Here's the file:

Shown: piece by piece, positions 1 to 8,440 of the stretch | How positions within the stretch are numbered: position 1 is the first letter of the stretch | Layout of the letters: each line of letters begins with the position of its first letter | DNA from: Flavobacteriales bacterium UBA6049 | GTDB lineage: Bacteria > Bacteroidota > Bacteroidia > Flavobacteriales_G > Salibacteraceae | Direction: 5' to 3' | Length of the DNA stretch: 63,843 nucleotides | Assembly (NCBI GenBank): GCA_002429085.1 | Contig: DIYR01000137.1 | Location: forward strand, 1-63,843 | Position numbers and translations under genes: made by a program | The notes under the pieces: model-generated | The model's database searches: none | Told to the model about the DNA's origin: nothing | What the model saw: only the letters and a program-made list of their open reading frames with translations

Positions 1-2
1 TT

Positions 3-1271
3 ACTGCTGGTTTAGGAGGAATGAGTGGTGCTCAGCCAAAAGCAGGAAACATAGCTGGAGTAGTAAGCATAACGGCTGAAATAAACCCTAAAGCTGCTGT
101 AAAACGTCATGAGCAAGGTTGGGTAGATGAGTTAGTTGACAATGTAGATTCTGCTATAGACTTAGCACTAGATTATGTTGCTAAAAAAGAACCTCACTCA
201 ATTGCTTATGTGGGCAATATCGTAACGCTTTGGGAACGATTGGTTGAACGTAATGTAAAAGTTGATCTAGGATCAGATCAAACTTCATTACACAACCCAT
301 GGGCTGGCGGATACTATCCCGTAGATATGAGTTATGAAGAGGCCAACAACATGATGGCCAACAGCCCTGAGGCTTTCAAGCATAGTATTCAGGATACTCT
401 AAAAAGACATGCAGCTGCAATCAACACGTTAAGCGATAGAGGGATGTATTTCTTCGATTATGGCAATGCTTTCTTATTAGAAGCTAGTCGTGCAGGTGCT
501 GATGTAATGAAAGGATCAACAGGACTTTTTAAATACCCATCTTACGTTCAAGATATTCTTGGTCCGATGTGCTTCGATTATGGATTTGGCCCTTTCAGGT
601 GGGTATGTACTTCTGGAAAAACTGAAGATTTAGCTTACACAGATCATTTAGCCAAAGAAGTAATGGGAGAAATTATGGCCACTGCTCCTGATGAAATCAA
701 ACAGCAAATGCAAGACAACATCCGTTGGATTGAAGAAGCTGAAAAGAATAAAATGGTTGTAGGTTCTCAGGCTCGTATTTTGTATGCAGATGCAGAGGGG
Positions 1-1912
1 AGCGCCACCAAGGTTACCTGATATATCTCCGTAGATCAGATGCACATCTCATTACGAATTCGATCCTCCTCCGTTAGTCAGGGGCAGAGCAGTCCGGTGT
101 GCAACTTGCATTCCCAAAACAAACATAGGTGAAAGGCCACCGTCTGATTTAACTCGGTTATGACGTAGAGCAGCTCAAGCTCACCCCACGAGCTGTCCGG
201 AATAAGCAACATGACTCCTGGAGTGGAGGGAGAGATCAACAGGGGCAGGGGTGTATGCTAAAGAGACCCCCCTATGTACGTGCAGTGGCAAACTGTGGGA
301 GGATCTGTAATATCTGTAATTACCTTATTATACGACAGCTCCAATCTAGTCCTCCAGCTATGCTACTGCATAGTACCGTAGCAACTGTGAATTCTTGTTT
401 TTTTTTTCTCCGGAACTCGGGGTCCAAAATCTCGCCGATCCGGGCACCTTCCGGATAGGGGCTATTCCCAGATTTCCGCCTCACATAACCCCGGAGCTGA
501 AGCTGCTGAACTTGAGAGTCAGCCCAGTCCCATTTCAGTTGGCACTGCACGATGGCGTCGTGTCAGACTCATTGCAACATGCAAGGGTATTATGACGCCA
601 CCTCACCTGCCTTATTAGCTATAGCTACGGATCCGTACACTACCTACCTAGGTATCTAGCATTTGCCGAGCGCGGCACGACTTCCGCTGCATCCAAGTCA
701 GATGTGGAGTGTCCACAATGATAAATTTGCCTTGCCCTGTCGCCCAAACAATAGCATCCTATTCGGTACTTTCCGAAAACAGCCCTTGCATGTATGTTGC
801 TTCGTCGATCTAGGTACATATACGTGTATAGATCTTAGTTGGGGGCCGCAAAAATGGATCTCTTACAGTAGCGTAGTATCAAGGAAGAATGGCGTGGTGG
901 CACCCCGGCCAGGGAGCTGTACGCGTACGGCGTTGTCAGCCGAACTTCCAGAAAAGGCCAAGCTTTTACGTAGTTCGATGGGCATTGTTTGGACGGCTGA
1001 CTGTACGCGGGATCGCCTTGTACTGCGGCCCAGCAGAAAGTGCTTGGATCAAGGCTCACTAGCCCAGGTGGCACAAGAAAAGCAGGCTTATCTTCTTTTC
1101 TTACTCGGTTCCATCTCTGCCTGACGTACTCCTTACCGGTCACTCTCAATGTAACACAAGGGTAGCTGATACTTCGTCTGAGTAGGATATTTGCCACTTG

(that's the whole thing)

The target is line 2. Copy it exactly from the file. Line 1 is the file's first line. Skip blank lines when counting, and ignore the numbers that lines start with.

Positions 1-2